How a hesitant remote worker makes it work (remotely): A Conversation with Digital Marketer Yasmine

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  • 06 min. reading
  • Digital Marketing

In the wake of Covid times, companies learned to adapt rapidly to a new norm in the workplace : the rise of remote working. We’ve all read about the pros and cons, yadda yadda yadda, so today we are giving you actual tips by diving head first into the life of Yasmine, a digital marketeer at Google who’s been working remotely for over a year now.


As we discussed the topic of finding happiness at work, Yasmine’s experience as a marketer for Google unfolded as an inspiring story about overcoming the hurdles one encounters in a work from home job. Initially unsure about working from home, she is now a confident remote marketeer, delivering projects for the tech giant. So, how can you balance high responsibilities and private life when your office also happens to be your home?


DO keep your desk clear

“I prefer to have only what I need to work in front of me and nothing else” says Yasmine, who works for Google from the comfort of her childhood bedroom. When she works, she means business, and a cluttered desk is the last thing she needs to get in the zone. Starting the day with a clear desk helps to start with a clear mind as well. Ridding your desk of knick knacks is therefore a great way to avoid unwanted distractions, which it is particularly efficient if you struggle with short attention span or adhd. Don’t know where to start? Follow Yasmine’s lead with just a laptop, a notebook, some water and a healthy snack if you feel like one. Pro tip : tidying your desk every evening is also an easy way to signal to your brain that the day is over. Think of it as a sort of “closing shift”.


DON’T work more than you need to

Building on the idea of a closing shift, the way you end your day is just as important as the way you start it. “At 5pm, I turn off my computer and I go outside, at least for an hour,” says Yasmine. It might sound easy enough to do but you might be surprised, particularly when it is too hot and humid outside to handle, or in the colder months when all you feel like doing is to stay cosy under a warm blanket.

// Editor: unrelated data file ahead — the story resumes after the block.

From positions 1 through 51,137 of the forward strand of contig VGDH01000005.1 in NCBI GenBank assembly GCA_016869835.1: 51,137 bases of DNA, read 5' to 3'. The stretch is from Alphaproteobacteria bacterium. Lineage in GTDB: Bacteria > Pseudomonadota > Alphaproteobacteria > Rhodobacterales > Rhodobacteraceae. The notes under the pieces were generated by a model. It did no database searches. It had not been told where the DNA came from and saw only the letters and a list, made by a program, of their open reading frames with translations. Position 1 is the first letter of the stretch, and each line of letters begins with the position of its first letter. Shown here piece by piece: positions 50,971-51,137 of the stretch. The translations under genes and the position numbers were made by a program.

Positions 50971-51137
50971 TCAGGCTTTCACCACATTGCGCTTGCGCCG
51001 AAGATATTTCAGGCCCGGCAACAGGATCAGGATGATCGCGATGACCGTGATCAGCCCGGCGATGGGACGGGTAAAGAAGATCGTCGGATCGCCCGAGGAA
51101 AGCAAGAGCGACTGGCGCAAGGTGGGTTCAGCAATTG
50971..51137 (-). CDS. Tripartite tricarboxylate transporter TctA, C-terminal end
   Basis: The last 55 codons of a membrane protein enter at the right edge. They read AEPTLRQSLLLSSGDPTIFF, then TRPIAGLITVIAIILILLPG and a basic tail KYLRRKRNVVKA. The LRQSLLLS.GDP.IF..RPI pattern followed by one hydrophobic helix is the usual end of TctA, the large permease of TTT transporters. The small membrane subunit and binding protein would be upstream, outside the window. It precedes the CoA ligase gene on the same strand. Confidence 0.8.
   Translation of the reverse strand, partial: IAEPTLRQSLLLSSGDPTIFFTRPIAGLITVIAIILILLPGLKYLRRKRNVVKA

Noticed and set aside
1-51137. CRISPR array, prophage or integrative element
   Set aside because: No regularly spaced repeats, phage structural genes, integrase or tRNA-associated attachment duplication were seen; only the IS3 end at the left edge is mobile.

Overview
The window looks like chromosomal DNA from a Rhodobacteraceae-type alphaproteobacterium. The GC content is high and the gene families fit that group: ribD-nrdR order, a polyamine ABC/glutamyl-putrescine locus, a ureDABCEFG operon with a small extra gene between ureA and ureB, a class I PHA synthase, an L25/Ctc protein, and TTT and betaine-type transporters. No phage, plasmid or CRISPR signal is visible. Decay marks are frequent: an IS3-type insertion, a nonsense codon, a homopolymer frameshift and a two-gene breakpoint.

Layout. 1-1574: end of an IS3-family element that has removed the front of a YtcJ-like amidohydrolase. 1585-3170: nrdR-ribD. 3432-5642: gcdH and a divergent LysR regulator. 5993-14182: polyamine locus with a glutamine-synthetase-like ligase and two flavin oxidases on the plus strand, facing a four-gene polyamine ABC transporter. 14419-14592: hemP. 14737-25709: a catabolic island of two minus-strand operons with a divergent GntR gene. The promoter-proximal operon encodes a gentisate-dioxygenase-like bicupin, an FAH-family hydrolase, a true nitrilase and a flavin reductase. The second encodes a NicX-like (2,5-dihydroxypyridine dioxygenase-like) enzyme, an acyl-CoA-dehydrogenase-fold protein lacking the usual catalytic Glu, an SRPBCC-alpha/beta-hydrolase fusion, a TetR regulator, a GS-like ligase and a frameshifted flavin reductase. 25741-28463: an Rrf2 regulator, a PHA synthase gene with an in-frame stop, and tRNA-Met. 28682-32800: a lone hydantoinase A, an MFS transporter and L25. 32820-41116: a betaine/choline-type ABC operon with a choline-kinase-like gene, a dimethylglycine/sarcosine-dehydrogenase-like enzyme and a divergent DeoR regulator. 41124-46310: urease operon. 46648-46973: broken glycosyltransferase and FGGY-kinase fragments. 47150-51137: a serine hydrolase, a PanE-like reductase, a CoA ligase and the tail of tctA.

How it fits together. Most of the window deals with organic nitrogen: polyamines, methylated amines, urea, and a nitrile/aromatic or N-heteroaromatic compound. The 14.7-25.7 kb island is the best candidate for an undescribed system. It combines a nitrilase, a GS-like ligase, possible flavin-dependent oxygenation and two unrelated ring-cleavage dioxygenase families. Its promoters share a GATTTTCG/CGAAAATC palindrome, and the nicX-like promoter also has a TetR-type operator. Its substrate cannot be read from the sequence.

For the young marketeer, this past Belgian summer it was indeed a bit hard to find motivation “I had lost the habit a little but I picked it back up in September”. She explains that it is all about finding incentives: “I go to fitness, do some shopping, see some friends…” Having a buddy system is not a bad idea at all to keep you accountable, so feel free to text a friend, go to an art class together, even grocery shopping is fine. As long as you get some fresh air and a clear boundary between work and personal time, your brain will thank you.


DO plan your snacks in advance

Working from home, it might be tempting to eat a little more than you would while working in an office. After all, the kitchen is. right. there. It does take a lot of willpower to not wander near the snacks drawer, especially when there’s no one around and you’re feeling peckish after a long meeting. So here’s an idea :  plan your snacks in advance, and stick to them. Being mindful about your choices in the morning helps avoid an orgy of cake and biscuits at 3pm which is certain to leave you feeling sluggish for that late afternoon’s brainstorm session. As for Yasmine’s take on the subject? “I don’t snack much” she chuckles. Well, that’s one surefire way to keep her desk clear!


DO prepare a schedule

The good thing about working from home is the opportunity to organise your day as you please. Remote working often goes hand in hand with flexible working hours, so if you used to dread the 7 am morning commute, remember that nothing forces you to be behind your desk that early when you work from home. Yasmine recognized that she is at the top of her game early in the day, so she keeps the high intensity work for the morning.